A court of appeal has reprimanded the “non-compliant” statement Apple published on its website regarding the case against Samsung’s Galaxy Tab in the United Kingdom. Apple now has 48 hours to correct the statement, which must then be displayed on the homepage of its website until December 14.
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Having lost its appeal against the Samsung Galaxy Tab in a High Court ruling in the United Kingdom earlier this month, Apple was ordered to publish advertisements in British newspapers and magazines, and on its website, which must say that Samsung did not copy the iPad.
The Cupertino company has now published a statement on its website, and it makes for a very humorous read. Basically, Apple quotes the judge, who said that Samsung’s tablets “are not as cool” as Apple’s, then says that despite the decision, Samsung did copy the iPad really.
Apple has lost its appeal against a High Court ruling in the United Kingdom that deemed the Samsung Galaxy Tab does not infringe its copyright for the iPad. Despite the similarities between the two devices, the Court of Appeal upheld its decision that Samsung did not copy the iPad when producing the Galaxy Tab.
Apple will now have to place “prominent advertisements” in magazines and newspapers, explaining that Samsung did not infringe its design.
Google chairman Eric Schmidt is currently on a tour of Asia, where he announced the company’s $199 Nexus 7 tablet in Tokyo on Monday. During his announcement, Schmidt found some time to talk about Apple and its patent wars against other companies. Schmidt revealed that while Apple is a “very good partner,” he doesn’t agree with patent wars, and feels they “prevent choice” and innovation.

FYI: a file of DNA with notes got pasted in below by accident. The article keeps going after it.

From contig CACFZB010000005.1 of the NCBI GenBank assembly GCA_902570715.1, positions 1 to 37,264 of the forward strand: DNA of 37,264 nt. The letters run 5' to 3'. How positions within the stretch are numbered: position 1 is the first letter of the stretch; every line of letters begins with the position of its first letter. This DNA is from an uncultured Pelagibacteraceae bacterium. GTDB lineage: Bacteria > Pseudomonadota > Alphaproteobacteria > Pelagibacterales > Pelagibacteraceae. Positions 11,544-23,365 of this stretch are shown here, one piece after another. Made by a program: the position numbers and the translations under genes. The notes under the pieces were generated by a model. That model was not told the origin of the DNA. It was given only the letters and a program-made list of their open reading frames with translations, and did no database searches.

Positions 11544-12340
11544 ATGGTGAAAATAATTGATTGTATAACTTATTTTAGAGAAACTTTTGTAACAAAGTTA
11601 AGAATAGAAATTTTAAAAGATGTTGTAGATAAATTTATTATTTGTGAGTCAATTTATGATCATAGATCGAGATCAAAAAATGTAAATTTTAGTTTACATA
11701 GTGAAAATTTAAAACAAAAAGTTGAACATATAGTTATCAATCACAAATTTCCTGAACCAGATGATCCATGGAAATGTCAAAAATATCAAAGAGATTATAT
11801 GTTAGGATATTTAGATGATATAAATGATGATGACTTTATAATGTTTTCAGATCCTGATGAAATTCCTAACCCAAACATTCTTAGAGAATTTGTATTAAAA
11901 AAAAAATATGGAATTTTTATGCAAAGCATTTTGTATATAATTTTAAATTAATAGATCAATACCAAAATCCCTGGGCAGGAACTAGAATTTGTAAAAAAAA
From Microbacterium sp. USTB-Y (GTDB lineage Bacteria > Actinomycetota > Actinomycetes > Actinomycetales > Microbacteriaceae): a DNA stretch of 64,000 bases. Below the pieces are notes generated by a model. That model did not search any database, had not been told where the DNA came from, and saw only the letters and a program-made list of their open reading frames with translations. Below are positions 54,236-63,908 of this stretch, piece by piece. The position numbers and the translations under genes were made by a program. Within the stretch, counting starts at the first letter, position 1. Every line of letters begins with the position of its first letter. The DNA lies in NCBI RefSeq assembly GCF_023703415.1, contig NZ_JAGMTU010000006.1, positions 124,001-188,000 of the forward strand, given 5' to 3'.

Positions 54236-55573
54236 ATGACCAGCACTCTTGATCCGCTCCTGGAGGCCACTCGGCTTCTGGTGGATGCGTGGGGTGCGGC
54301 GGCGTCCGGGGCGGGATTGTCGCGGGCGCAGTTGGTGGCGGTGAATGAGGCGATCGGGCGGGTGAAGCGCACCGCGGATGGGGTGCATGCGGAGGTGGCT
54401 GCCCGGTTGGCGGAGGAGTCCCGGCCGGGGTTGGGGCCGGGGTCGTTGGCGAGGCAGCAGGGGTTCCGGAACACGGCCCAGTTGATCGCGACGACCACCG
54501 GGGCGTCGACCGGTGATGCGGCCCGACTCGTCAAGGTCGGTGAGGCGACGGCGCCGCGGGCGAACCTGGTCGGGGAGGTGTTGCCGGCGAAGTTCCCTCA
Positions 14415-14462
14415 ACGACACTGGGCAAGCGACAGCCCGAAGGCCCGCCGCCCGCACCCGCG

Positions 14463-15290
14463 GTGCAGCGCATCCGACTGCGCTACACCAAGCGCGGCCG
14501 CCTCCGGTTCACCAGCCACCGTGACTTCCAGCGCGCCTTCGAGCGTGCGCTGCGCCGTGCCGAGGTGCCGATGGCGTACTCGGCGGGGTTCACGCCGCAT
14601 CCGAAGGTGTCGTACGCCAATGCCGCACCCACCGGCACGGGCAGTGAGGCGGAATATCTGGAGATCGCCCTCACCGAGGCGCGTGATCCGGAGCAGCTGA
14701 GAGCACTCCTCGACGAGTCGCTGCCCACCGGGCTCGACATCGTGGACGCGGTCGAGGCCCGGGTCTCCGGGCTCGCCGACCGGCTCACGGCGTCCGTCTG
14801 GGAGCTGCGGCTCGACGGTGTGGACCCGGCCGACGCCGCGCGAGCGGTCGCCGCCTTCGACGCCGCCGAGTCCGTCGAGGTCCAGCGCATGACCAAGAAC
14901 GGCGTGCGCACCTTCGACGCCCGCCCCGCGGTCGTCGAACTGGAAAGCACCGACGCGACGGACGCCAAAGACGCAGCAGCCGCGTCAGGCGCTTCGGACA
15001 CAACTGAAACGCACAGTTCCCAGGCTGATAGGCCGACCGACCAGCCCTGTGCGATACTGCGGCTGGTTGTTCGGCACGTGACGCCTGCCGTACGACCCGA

Apple’s victory in its patent trial against Samsung is already a few hours old but the shock of the damage tally is still hard to shake off. The final figure of $1,049,393,540.00 is a staggering rebuke of Samsung’s design and manufacturing process and may force the company toward more original ideas.
The completed jury verdict form, released late Friday night and attached below, reveals the Korean company maybe never really had a chance to win the case.
It seems that making your latest product look exactly like the market leader isn’t always the fastest route to success. As Samsung found when it aired its first commercial for the Galaxy Tab 10.1, the device is so similar to the iPad that half of TV viewers thought it was an Apple product. Only 16% realized it was made by Samsung.
Keeping up with all the latest Apple vs Samsung happenings can be tough, and confusing. The trials is underway in San Jose California. Some days are filled with interesting witnesses taking the stand, while others are packed with lawyers hammering boring witnesses with silly questions.
To help you keep up on the Apple vs Samsung trial we’re compiling each day’s events into one short news story that consists of the best tweets from the reporters there on the scene. Here’s everything you need to about what happened in the Apple vs Samsung Trial on day five, August 7th.
Today, a London court granted Apple’s proposal to postpone a controversial order given earlier this month that Apple must post a public notice on Apple UK website as well as several British newspapers. The reprieve will remain in effect until October, when Apple will have a chance to appeal the decision in a British courtroom.
A U.K. judge recently ruled that Apple has to pay for advertisements on its website and in British newspapers saying that Samsung’s Galaxy Tab doesn’t actually copy the design of the iPad. The order was given after the same judge ruled that Samsung didn’t infringe on Apple’s designs, noting that the Galaxy Tab wasn’t “cool enough” to be confused with the iPad. Ouch.
Apple advertise for one of its main competitors? Never! The Cupertino-based company has motioned to appeal the U.K. court’s ruling.
Apple and Samsung have been duking it out in court rooms around the world for many months, and a ruling today brings an interesting twist to the never-ending saga.
A U.K. judge has ordered Apple to admit on its website and in British newspapers that Samsung has not copied the design of the iPad. Previously, the U.K. court had ruled that Samsung’s Galaxy Tabs didn’t ripoff the iPad because “they are not as cool.” What today’s ruling essentially means is that Apple will have to advertise for Samsung’s Galaxy series on the web and in British newspapers.